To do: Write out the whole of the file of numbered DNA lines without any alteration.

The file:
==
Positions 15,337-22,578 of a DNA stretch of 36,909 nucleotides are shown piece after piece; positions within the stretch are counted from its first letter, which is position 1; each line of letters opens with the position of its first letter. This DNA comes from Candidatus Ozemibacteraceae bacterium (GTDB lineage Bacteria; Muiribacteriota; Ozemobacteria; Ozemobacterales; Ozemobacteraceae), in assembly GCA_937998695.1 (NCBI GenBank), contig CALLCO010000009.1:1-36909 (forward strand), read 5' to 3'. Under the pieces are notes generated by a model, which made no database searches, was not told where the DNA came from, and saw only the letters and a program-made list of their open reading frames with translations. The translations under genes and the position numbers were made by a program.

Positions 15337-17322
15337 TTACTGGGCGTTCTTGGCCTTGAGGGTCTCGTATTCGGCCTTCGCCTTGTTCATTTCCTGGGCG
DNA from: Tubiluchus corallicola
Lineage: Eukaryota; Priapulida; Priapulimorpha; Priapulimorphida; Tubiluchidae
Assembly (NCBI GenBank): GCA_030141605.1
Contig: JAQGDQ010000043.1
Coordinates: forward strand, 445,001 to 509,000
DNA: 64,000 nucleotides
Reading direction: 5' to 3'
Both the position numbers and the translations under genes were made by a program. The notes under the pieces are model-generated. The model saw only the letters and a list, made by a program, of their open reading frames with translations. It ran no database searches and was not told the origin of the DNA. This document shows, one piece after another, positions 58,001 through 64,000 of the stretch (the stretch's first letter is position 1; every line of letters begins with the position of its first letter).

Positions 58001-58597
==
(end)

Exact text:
Positions 15,337-22,578 of a DNA stretch of 36,909 nucleotides are shown piece after piece; positions within the stretch are counted from its first letter, which is position 1; each line of letters opens with the position of its first letter. This DNA comes from Candidatus Ozemibacteraceae bacterium (GTDB lineage Bacteria; Muiribacteriota; Ozemobacteria; Ozemobacterales; Ozemobacteraceae), in assembly GCA_937998695.1 (NCBI GenBank), contig CALLCO010000009.1:1-36909 (forward strand), read 5' to 3'. Under the pieces are notes generated by a model, which made no database searches, was not told where the DNA came from, and saw only the letters and a program-made list of their open reading frames with translations. The translations under genes and the position numbers were made by a program.

Positions 15337-17322
15337 TTACTGGGCGTTCTTGGCCTTGAGGGTCTCGTATTCGGCCTTCGCCTTGTTCATTTCCTGGGCG
DNA from: Tubiluchus corallicola
Lineage: Eukaryota; Priapulida; Priapulimorpha; Priapulimorphida; Tubiluchidae
Assembly (NCBI GenBank): GCA_030141605.1
Contig: JAQGDQ010000043.1
Coordinates: forward strand, 445,001 to 509,000
DNA: 64,000 nucleotides
Reading direction: 5' to 3'
Both the position numbers and the translations under genes were made by a program. The notes under the pieces are model-generated. The model saw only the letters and a list, made by a program, of their open reading frames with translations. It ran no database searches and was not told the origin of the DNA. This document shows, one piece after another, positions 58,001 through 64,000 of the stretch (the stretch's first letter is position 1; every line of letters begins with the position of its first letter).

Positions 58001-58597